The Capitol Building in Iloilo referred to as the "Casa Real" or Royal House during the Spanish times was built in 1840. The "Casa Real" was the residence of the alcalde-mayor or governor, then the highest Spanish Official in Iloilo.
Originally it was a one-story stone building where the government offices were located. Gov. Enrique Fajardo finished construction of the second story in 1873 with first class wood and a galvanized iron roof. He was also the first governor to establish official residence in what was at the time the biggest, most elegant Provincial Capitol in the Philippines.
From Gov. Fajardo who lived in the Casa Real from 1873 to 1879, fourteen other Spanish governors lived there. The last, Ricardo Monet, stayed only for one year, 1898. After Manila had fallen to the Americans on Aug. 13, 1898, Iloilo became the Spanish colonial capital of the Philippines.
On December 24, 1898, Governor-General Diego de los Rios surrendered the city to the Council of the Federal State of the Visayas headed by Roque Lopez, the President. The next day, Gen. Martin Delgado and the revolutionary army ceremoniously hoisted the Philippine flag up the tall flagpole before the building.
The Casa Real building has undergone a lot of renovations and additions from the time it became the seat of the civil government of Iloilo. In 1901 it was used as a military garrison by Japanese Imperial Forces during WWII. It was at the Casa Real on April 11, 1901, that General Martin Delgado was inaugurated as the first Filipino governor. He took his oath of office before Governor-General William Taft in the presence of all the members of the Philippine Commission and some leading citizens of Iloilo.
Most of the governors held their inaugural and induction ceremonies at the Old Capitol. Yet, this historic building had also witnessed tragedy. On December 27, 1907, the third Filipino governor, Benito Lopez, was assassinated while working in his office.
In 1927, the flagstaff or flagpole gave way to the Arroyo Fountain in honor of Senator Jose Maria Arroyo. Not only does it symbolize an opulent history it is also used as a gauge to measure the distance from one place to Iloilo City. Older Ilonggos would sometimes recall that the sculpture of the 4 women in the fountain used to be “unclothed.” Unfortunately, the Catholic Church took notice and insisted that the “naked” women be given “clothes.” The sculptors complied, and thus the present appearance of the Arroyo Fountain.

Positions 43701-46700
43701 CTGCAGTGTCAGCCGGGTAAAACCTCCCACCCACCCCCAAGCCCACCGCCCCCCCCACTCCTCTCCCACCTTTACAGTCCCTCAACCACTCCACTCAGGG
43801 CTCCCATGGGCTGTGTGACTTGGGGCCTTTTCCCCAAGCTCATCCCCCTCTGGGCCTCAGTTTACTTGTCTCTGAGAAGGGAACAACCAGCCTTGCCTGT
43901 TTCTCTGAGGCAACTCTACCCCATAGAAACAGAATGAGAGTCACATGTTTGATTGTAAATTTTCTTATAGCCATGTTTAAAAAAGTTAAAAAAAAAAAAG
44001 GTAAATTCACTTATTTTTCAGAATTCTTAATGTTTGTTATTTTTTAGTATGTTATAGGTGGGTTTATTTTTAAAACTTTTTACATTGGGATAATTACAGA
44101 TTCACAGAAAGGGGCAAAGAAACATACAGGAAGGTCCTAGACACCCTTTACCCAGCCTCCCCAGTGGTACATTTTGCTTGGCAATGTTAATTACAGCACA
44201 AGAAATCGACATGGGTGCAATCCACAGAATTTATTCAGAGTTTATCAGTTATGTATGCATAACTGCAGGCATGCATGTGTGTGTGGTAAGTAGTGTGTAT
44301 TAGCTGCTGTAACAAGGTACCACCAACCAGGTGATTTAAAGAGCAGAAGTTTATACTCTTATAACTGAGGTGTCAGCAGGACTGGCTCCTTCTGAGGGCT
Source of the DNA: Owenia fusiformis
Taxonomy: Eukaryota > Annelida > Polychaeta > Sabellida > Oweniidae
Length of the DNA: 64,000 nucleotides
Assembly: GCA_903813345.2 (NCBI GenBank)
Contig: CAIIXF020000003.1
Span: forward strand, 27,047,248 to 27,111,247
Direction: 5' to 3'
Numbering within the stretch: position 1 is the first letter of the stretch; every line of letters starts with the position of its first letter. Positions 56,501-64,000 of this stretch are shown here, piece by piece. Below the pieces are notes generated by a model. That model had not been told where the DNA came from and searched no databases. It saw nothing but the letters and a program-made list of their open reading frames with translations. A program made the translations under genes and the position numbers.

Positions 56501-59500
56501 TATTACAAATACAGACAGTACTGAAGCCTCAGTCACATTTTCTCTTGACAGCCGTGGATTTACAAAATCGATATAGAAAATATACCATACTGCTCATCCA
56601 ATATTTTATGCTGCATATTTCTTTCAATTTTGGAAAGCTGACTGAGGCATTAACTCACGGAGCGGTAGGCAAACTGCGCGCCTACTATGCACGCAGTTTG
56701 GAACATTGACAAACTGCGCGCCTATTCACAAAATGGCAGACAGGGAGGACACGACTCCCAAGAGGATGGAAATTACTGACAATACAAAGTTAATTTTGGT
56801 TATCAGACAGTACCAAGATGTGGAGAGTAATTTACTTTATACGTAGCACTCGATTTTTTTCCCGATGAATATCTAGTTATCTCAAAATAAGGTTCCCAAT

The "Casa Real" or “Casa Gobierno” was remolded in 1960 after Jose Zulueta became the governor of the province. Though some stone structures might have been preserved, the colonnades at the front of the entire structures were demolished. In the 1960s, there were talks of transferring the offices of the Iloilo Provincial Government to a more stately provincial capitol at Oton, hometown of then Governor Jose C. Zulueta.
On November 4, 1998, a fire of unknown source baffled the capitol damaging almost more than the half of the whole building leaving only the main building. The 1998 fire resulted to the construction of a new six-story Iloilo Provincial Capitol of the future initiated by Gov. Arthur D. Defensor and brought to finish by Gov. Niel D. Tupas, Sr. It now stands behind the original structure.
The Old Capitol building of the Province of Iloilo is now a National Historical Site and is now called Casa Real. The National Historical Institute (NHI) formally recognized the Old Capitol as a historical landmark through a marker installed on its walls on April 11, 2010.
See also The Renovated Casa Gobierno
Photo Credits and Write-ups: Restauracion de la Antigua Casa Real de Iloilo, By Hon. Demy Sonza, Panay Saga, by R.Z. Muzones, April 27, 1960, Ramon Ramirez